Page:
Anchorage (ăngˈkərĭj) [key], city (1990 pop. 226,338), Anchorage census div., S central Alaska, a port at the head of Cook Inlet; inc. 1920. It is the largest city in the state, the administrative and commercial heart of S central and W Alaska, one of the nation's key defense centers, and a vital transportation hub. Glenn Highway connects the city to the Alaska Highway and the Parks Highway. The international airport is a regular stop on intercontinental and transpolar flights. The city includes two U.S. military bases, Fort Richardson and Elmendorf Air Force Base. Anchorage is also the headquarters for the major oil and gas companies in Alaska. With oil discoveries in Cook Inlet in the late 1950s, and the discovery of massive petroleum and natural gas reserves in the Prudhoe Bay region in 1968, the population has more than quadrupled. Tourism has also increased dramatically, largely due to improvements in transportation and the creation of numerous national parks. Anchorage was founded (1915) as construction headquarters for the Alaska RR and grew as a railroad town. It also became a fishing center, a market and supply point for gold-mining regions to the north, and the metropolis for the coal mining and farming of the Matanuska valley. World War II brought the establishment of the large military bases and the enormous growth of air and rail traffic. The city suffered severe damage in the 1964 earthquake. Points of interest include Earthquake Park and several notable museums. The annual Iditarod Race (see under Iditarod) starts from Anchorage, and a "Fur Rendezvous" winter carnival is held in the city every year. The city is the seat of Alaska Pacific Univ. and a campus of the Univ. of Alaska. Portage Glacier and Lake Hood are nearby, and Mt. McKinley (Denali) is visible from the city.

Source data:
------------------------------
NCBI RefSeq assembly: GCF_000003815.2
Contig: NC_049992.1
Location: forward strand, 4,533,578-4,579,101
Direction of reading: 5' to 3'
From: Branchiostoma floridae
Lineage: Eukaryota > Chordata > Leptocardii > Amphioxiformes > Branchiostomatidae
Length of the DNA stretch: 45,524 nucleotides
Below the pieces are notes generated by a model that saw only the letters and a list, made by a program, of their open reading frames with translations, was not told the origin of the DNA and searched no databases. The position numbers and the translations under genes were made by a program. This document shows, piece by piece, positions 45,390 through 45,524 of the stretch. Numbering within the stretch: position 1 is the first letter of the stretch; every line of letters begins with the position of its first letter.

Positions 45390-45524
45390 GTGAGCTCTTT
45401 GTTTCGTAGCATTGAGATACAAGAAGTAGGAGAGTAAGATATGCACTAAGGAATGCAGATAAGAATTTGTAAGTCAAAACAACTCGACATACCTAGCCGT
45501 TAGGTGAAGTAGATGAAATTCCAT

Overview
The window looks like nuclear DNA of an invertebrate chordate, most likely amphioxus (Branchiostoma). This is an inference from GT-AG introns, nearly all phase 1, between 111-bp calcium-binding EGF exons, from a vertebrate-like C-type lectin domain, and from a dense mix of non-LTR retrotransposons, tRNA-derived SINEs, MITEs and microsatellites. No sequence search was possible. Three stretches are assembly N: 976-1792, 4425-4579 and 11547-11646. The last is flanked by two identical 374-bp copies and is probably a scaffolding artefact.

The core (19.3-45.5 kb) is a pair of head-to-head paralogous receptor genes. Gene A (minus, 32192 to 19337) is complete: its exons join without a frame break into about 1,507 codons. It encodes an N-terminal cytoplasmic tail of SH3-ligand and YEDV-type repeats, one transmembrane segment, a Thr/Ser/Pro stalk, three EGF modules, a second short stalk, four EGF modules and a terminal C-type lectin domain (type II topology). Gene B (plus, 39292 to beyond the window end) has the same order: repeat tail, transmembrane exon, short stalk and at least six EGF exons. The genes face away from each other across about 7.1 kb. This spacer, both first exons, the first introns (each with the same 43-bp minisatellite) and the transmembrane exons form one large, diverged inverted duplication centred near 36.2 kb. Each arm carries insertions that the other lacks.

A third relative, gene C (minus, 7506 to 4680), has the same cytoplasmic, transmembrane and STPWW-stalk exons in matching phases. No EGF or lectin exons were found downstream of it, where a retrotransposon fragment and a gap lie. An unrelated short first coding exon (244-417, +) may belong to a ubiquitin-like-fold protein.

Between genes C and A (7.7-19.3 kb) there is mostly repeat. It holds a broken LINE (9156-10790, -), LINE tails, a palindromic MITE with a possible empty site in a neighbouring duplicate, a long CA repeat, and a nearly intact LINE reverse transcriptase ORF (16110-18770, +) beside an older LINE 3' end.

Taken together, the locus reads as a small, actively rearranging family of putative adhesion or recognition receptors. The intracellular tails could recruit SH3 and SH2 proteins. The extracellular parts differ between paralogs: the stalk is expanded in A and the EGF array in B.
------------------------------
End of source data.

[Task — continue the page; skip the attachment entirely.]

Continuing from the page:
The Columbia Electronic Encyclopedia, 6th ed. Copyright © 2012, Columbia University Press. All rights reserved.
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